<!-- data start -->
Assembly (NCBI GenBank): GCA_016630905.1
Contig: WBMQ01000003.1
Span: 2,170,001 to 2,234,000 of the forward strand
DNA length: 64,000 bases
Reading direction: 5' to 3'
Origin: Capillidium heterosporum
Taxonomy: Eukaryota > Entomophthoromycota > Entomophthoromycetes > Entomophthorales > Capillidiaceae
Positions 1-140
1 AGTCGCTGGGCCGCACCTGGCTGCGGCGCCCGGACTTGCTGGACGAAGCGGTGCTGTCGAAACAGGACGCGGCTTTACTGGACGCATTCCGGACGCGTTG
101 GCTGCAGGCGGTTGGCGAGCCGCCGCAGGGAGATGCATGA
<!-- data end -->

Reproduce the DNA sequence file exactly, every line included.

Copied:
Assembly (NCBI GenBank): GCA_016630905.1
Contig: WBMQ01000003.1
Span: 2,170,001 to 2,234,000 of the forward strand
DNA length: 64,000 bases
Reading direction: 5' to 3'
Origin: Capillidium heterosporum
Taxonomy: Eukaryota > Entomophthoromycota > Entomophthoromycetes > Entomophthorales > Capillidiaceae
Positions 1-140
1 AGTCGCTGGGCCGCACCTGGCTGCGGCGCCCGGACTTGCTGGACGAAGCGGTGCTGTCGAAACAGGACGCGGCTTTACTGGACGCATTCCGGACGCGTTG
101 GCTGCAGGCGGTTGGCGAGCCGCCGCAGGGAGATGCATGA